Wednesday, April 02, 2008

liberalism in contradiction (1): Camp Bondsteel

Camp Bondsteel, Kosovo. Even the Serb nationalists who suspect it to be a facility for processing heroin concede it is productive

The success of neoliberalism is expressed in the contrived aura of rationality that surrounds these institutions. The development of Kosovo during the SFRY period is, not without good reasons, often considered to have been particularly inefficacious. For example, Misha Glenny writes of Priština:

"The Grand Hotel itself is an unmistakeable monument of late Titoism in Prishtina. It was constructed in the 1970s at a time when the federal government in Belgrade pumped endless funds into Kosovo in the hope of curbing unrest among poor Albanians in the region. These monies fell into the hands of the Kosovo League of Communists bureaucracy, largely Albanian, whose ideal of infrastructural renewal was to erect many grandiose buildings in the capital. Such white elephants, however, should have been built after investment in jobs and primary requirements, such as improved road and rail access to Kosovo. Of the many pompous buildings which litter this provincial backwater, the Grand Hotel takes pride of place as the most ridiculous of all."

Reliable official statistics concerning Kosovo are difficult to find. According to a "marxist resource" "unemployment grew from 18.6 to 27.5 percent in the ten years from 1971 to 1981". The rate among the majority Albanian population would have been considerably greater.

Nine Years after the Kosovo war unemployment in this country may exceed 50%. Some of these unemployed have "jobs" in an unofficial economy probably more than half the size of the official one.

Camp Bondsteel, whose efficacy is beyond challenge, cost an estimated $350 million dollars to build and around $50 million dollars to run per year. Kosovo's annual budget in recent years has been around $1 billion dollars.

(more about Camp Bondsteel here)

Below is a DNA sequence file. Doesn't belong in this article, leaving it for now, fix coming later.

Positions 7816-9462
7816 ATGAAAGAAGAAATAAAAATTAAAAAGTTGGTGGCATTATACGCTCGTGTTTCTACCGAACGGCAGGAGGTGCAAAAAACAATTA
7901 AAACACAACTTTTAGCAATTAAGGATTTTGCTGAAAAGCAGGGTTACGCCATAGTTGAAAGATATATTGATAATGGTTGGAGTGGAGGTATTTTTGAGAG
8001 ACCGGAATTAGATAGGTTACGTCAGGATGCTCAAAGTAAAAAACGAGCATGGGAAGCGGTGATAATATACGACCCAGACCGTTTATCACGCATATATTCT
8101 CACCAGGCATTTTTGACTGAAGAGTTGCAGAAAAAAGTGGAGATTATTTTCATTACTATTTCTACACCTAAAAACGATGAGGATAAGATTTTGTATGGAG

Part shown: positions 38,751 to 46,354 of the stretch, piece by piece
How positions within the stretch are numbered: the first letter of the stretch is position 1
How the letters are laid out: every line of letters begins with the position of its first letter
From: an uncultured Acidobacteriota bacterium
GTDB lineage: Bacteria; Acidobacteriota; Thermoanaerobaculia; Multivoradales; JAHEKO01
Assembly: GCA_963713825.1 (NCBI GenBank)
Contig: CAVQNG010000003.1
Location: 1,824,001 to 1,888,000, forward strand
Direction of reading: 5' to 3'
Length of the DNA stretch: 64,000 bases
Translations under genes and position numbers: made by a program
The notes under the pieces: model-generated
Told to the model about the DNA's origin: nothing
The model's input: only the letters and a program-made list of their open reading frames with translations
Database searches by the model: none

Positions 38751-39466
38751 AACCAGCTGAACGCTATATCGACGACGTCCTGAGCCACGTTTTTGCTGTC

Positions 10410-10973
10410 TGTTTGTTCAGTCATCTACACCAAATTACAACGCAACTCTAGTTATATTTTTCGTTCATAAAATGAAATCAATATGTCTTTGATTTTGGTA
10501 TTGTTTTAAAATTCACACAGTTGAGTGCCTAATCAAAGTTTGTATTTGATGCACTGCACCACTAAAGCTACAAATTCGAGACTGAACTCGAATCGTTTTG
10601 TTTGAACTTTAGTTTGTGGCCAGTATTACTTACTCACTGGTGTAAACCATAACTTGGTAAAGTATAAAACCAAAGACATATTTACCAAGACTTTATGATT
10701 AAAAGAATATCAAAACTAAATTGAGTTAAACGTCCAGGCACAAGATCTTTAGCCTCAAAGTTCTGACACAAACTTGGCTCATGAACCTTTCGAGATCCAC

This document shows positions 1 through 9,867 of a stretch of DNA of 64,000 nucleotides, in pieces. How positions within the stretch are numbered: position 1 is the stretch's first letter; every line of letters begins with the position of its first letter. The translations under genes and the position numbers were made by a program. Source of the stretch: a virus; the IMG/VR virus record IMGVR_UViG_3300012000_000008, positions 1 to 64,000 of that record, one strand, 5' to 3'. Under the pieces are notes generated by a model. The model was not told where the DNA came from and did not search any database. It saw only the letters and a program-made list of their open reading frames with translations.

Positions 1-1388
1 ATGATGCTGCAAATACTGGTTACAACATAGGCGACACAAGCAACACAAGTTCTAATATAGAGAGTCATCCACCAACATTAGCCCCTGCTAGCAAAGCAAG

kenoma said...

I'll bet Bondsteel will indeed prove to be pretty damn efficient. In the right conditions, such as those offered by the base, heroin isn't too difficult to manufacture. Between the poppy farmer in Afghanistan and the wholesaler in Britain, there's a 7000% markup, though what happens between those two points is something Western governments and the World Bank have usually drawn a veil over. (It's not just Serb nationalists who claim that Bondsteel is a heroin factory, although of course that's not all it is. Personally, I would just assume this to be true until proven otherwise, but I am paranoid).

I get your point about the ideologeme that contrasts commie inefficiency with the sleek, well-oiled market machine that eliminates all waste in the pursuit of maximum returns. But it's not the whole story: when it suits, we're often sold the image of dunderheaded spendthrifts with a poor grasp of accounting (this is especially true with the defense industry obviously, but we're seeing it now in finance).

kenoma said...

Never forget, the ranking of global commodities goes as follows:

1. Oil
2. Arms
3. Drugs

So the economic importance of drugs shouldn't be confined to freakonomics. Heroin and coke are hugely important commodities, and they determine geopolitical strategy. But they also shape the very nature of politics, war and the spectacle. Just for starters, the whole entanglement of covert operations and spectacular effects that goes by the name of 'Al Qaeda' couldn't exist without the global narcotics trade. (The Balkans, Pakistan, Afghanistan, Turkey, Florida: wherever Al-Qaeda have trained and/or operated, they've never been far from the main circuits of the heroin trade. Funny that.) Nor would the KLA exist, or, indeed, 'Kosova'. And, more obviously, Latin America and US politics would look very different without drugs.
I think it's time we started thinking about drugs properly, i.e. not just as a side-effect of geopolitics and economic globalization.

kenoma said...

Ooh, this is weird: I was about to correct myself and say that the Florida-CIA-Al Qaeda connection was related to coke, not heroin, (coz with the proximiy to South America, coke makes more sense) but Daniel Hopsicker says it's heroin alright: